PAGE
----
Supercharging is relatively common with pickup trucks, and it’s highly popular for models like the Ford F-150, Dodge RAM, GMC Sierra, Chevy Silverado, and Toyota Tundra. In fact, some of those trucks came with factory-installed superchargers. Others had the option to add in a supercharger kit built directly by the manufacturer.
Still, it’s been a long time since factory-supercharged pickup trucks were available. That was back in 2004 with the F-150 SVT Lightning. But, the factory-supercharged 2021 Ram TRX proved that the trend is making a comeback. If you own a pickup truck, you can easily fit a supercharger kit into your engine bay, and you’ll see major improvements in torque and power.
Superchargers are large air compressors that you can bolt onto your engine. They use the principle of forced induction. They take power from the vehicle’s engine and compress the inflowing air to gauge pressure. Compressing the air to above atmospheric pressure results in a boost. For example, with a boost of 1 psi, the supercharger pressurizes the air to 1 psi above atmospheric levels.
Essentially, the engine gets a higher content of oxygen particles for each liter of air. In turn, this increases the amount of fuel that can be mixed. That’s how a supercharger allows you to produce more power.
However, the process can also heat up the intake air, which has to be cooled down. The solution is to add an intercooler to lower the temperature of the incoming air before it gets to the intake manifold and enters the combustion chamber. Furthermore, the engine’s crankshaft powers the device. It is usually connected via a belt, chain, or shaft.
The process of forced induction relies on the engine’s power, and that’s exactly what makes it different from using turbos. Turbochargers use the vehicle’s exhaust fumes to power the compressor, which almost always results in lag. With superchargers, you will barely get any response lag. Plus, they’ll give you a linear boost across the whole RPM range.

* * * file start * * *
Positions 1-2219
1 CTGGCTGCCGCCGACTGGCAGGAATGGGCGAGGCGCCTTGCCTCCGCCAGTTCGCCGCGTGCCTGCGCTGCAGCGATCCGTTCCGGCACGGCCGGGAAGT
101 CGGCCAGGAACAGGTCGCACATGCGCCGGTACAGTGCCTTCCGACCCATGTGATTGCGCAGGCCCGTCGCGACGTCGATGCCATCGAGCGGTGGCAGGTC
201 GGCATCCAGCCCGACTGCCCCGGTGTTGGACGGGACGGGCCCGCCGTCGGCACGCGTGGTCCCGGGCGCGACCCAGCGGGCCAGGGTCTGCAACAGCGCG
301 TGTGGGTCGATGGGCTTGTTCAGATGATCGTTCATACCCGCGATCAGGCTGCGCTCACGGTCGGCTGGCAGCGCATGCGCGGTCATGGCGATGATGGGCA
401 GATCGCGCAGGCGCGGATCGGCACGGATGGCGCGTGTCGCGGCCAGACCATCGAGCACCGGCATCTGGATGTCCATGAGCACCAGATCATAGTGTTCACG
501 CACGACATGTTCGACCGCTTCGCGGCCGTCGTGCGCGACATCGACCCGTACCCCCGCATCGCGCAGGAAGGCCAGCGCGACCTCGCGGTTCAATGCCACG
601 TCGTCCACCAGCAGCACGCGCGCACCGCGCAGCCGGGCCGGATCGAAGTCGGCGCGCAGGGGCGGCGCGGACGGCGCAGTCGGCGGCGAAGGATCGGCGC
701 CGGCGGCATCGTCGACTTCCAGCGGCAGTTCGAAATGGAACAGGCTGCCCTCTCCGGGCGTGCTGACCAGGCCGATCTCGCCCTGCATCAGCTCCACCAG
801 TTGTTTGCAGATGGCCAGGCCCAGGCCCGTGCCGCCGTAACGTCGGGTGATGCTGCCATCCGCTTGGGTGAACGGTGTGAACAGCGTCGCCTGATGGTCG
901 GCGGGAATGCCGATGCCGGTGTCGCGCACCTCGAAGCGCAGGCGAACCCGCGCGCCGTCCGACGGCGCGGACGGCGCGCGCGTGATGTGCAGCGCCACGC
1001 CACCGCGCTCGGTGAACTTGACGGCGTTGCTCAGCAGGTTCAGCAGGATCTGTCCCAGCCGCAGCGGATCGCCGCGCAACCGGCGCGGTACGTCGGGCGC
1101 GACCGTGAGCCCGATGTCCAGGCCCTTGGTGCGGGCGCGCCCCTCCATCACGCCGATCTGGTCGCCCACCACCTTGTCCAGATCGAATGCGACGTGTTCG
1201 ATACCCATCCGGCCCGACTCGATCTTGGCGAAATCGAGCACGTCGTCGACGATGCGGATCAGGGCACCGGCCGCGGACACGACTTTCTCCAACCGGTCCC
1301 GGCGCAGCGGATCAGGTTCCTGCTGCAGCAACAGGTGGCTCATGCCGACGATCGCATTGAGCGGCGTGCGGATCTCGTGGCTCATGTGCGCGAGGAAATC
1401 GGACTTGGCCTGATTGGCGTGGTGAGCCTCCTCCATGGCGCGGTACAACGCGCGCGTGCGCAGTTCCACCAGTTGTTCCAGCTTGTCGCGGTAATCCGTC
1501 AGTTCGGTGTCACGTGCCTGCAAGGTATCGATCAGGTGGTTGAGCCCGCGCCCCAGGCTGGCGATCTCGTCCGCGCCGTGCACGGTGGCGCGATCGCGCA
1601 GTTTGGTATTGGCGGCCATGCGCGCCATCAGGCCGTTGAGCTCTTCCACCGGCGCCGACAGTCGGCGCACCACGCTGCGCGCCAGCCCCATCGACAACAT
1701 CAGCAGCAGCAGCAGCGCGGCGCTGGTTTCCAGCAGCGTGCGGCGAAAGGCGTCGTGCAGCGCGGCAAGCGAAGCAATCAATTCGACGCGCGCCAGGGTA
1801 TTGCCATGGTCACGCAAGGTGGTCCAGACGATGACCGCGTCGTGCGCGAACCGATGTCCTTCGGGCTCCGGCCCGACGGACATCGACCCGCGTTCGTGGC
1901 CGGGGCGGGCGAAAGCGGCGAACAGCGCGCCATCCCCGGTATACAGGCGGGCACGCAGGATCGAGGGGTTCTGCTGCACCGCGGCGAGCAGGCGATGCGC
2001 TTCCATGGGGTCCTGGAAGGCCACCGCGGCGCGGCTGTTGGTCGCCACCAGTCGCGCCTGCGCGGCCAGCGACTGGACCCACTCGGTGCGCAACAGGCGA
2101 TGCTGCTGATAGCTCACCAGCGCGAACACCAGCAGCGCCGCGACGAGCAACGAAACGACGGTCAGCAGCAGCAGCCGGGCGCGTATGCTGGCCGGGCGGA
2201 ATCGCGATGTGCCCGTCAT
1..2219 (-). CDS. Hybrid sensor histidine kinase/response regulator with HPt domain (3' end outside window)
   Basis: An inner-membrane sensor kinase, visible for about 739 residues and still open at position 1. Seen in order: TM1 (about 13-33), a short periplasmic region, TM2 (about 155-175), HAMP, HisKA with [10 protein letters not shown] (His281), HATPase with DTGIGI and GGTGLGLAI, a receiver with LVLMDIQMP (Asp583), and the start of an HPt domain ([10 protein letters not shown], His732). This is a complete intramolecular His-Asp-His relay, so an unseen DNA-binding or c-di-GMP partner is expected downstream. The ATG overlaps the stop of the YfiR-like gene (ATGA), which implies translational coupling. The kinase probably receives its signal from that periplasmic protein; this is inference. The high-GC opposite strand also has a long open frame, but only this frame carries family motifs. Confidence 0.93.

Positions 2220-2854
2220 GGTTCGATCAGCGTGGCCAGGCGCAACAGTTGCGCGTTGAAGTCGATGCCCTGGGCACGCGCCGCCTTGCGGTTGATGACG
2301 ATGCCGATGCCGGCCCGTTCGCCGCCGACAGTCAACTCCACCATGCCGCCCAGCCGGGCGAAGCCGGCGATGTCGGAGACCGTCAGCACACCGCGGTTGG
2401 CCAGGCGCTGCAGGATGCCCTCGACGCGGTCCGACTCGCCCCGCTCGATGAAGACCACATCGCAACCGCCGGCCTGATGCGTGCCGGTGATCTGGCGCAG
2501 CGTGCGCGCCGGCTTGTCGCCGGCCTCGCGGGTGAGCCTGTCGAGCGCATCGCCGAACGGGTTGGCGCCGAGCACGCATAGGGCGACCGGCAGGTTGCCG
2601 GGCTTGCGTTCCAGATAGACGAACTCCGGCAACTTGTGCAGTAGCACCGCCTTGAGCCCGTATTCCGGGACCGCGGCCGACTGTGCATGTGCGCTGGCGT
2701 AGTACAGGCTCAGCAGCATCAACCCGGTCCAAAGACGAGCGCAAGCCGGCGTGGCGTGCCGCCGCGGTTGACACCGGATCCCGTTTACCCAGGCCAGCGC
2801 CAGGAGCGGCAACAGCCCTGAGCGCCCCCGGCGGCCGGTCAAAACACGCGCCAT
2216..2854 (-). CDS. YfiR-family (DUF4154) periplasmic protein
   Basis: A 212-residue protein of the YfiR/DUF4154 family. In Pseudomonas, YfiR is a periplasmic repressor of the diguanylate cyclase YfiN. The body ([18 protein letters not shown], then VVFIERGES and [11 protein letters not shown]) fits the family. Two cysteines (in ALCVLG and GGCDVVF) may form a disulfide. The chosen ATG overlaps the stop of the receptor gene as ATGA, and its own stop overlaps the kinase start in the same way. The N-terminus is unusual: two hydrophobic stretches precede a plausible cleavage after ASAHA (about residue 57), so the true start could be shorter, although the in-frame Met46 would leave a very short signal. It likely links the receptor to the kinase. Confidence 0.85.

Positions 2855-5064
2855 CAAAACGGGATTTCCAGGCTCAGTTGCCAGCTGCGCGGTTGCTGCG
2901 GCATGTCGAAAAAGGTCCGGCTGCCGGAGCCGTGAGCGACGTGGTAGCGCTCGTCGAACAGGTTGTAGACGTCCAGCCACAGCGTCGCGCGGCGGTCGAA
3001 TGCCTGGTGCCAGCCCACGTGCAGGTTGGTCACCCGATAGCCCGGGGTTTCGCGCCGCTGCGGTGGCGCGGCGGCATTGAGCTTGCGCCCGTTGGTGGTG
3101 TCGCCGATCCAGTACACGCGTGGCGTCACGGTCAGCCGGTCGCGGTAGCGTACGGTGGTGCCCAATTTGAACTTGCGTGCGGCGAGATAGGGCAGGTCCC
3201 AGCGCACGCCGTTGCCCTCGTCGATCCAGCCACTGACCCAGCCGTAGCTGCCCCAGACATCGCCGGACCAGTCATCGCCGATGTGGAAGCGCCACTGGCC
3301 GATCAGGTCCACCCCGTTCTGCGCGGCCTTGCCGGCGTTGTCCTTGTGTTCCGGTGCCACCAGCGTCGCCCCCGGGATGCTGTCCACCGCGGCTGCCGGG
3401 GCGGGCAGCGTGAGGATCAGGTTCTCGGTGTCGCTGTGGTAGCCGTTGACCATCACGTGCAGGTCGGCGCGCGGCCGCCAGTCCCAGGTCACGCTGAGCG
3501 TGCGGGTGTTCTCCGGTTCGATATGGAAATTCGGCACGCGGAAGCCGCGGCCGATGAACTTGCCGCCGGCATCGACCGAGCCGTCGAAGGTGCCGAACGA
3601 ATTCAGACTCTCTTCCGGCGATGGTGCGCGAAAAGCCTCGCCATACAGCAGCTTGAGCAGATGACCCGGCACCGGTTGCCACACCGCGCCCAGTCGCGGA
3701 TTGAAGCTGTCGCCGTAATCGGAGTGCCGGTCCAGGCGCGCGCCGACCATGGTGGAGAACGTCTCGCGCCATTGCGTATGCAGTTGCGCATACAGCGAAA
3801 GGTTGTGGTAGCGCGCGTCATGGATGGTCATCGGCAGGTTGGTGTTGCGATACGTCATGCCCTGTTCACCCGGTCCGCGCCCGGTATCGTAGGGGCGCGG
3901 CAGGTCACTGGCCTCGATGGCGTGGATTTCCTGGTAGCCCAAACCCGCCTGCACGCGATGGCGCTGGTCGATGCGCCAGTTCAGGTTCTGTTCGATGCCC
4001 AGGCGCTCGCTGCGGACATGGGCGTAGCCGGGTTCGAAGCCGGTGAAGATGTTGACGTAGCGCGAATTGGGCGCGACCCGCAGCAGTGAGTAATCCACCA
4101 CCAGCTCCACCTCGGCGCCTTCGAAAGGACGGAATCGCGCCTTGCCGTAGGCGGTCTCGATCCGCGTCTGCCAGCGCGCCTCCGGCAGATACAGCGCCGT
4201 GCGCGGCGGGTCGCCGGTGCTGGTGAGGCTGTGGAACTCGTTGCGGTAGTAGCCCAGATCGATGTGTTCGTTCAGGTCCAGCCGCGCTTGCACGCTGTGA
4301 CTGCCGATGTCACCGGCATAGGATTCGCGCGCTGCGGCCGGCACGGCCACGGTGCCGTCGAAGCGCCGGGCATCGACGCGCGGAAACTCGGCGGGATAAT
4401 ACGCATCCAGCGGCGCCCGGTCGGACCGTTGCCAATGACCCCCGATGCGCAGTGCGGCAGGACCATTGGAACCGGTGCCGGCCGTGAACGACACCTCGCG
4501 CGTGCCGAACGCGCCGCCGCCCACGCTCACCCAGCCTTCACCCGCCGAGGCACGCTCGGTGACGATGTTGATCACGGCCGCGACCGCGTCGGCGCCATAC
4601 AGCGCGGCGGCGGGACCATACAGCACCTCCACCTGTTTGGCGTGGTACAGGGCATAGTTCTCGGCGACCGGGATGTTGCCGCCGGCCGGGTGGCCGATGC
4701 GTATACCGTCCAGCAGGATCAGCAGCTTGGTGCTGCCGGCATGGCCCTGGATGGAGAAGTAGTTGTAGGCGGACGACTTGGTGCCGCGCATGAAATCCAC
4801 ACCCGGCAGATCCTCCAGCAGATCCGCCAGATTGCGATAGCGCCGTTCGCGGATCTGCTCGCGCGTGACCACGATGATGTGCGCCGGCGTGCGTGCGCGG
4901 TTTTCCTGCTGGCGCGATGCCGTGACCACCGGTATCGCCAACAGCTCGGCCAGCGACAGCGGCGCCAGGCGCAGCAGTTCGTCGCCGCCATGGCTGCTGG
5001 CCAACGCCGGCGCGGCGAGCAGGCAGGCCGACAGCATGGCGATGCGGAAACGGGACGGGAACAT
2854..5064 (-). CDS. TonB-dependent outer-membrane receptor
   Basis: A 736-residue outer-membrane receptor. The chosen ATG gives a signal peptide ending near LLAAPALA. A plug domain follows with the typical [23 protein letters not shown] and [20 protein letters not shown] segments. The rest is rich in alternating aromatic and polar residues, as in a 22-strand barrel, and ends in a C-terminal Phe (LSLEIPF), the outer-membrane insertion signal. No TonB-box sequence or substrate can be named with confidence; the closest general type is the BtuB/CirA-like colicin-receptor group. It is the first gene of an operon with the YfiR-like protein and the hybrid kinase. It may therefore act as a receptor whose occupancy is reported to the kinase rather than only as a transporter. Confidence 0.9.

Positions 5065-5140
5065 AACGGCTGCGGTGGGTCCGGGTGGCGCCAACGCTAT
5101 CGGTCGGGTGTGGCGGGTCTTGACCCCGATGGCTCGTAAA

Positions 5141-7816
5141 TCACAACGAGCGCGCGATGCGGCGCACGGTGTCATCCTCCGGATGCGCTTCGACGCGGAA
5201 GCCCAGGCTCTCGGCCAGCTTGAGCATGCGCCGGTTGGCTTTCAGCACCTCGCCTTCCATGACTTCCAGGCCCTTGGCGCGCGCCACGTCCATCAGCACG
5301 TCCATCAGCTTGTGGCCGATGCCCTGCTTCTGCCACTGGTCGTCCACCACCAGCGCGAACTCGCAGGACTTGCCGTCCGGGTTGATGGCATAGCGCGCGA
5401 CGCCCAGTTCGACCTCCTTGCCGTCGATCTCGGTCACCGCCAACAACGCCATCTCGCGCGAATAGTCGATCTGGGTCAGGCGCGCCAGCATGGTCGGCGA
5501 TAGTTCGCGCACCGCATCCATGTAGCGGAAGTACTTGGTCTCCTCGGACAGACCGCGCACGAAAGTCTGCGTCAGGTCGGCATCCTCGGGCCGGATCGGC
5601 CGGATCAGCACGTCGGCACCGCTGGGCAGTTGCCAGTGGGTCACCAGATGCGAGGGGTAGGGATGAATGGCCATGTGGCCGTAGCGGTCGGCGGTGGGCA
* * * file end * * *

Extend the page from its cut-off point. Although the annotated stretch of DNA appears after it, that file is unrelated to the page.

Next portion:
What’s more, there are three main types of superchargers:
- Roots style — You’ll often see the Roots style blower sitting on top of a car’s hood. This type uses dual rotors that mesh together to compress the air.
- Centrifugal — This type looks similar to a snail shell. It uses an impeller wheel to compress the air.
- Twin-screw — The twin-screw type spins two screw-like rotors with meshed lobes to compress and send the air into the engine.
As a result of the above-mentioned principles, superchargers can significantly increase your truck’s torque and horsepower output. Depending on the type of supercharger, your car, and your engine, you could gain a power boost of around 30% to 75%.
If you install a supercharger on your truck, it will essentially behave like a vehicle with a much larger and more powerful engine. Because of its link to the crankshaft, a supercharger always runs together with the engine. That way, you’ll get an instantaneous throttle and boost response. Unlike turbos, you won’t have to wait for the compressor to speed up. In simple terms, you’ll get the following benefits for your pickup truck:
- The added torque and power will make hauling much easier, and the engine will require less throttle input
- Low RPM boost
- Quick acceleration
- Improved cold starting
- Improved mixture of fuel and air
- No lag
Hooking up a supercharger to your engine should be a relatively straightforward process. The easiest way to go about it is to find a kit suited to your particular truck and engine model.
Supercharger kits are made for a specific car model, so you won’t buy the wrong one. They contain everything you need to bolt the device onto your engine. That includes:
- Supercharger unit
- Mounting hardware
- Intake system
- New belt
- All related hardware and parts
If you have enough experience, this should be a fairly simple mod with no major overhauls. The whole process takes around 6 to 8 hours. However, if you are not a skilled mechanic, it’s better to leave it to a professional. An experienced mechanic can quickly install a supercharger onto your pickup truck and give your car a tune-up to make sure that everything runs smoothly.
Unfortunately, supercharging the Ridgeline’s 3.5 L V6 is tougher than it seems. As mentioned, the easiest way to supercharge any pickup truck is to invest in a bolt-on kit. However, supercharger kits are vehicle-specific, and so far, no one has made a Honda Ridgeline supercharger kit.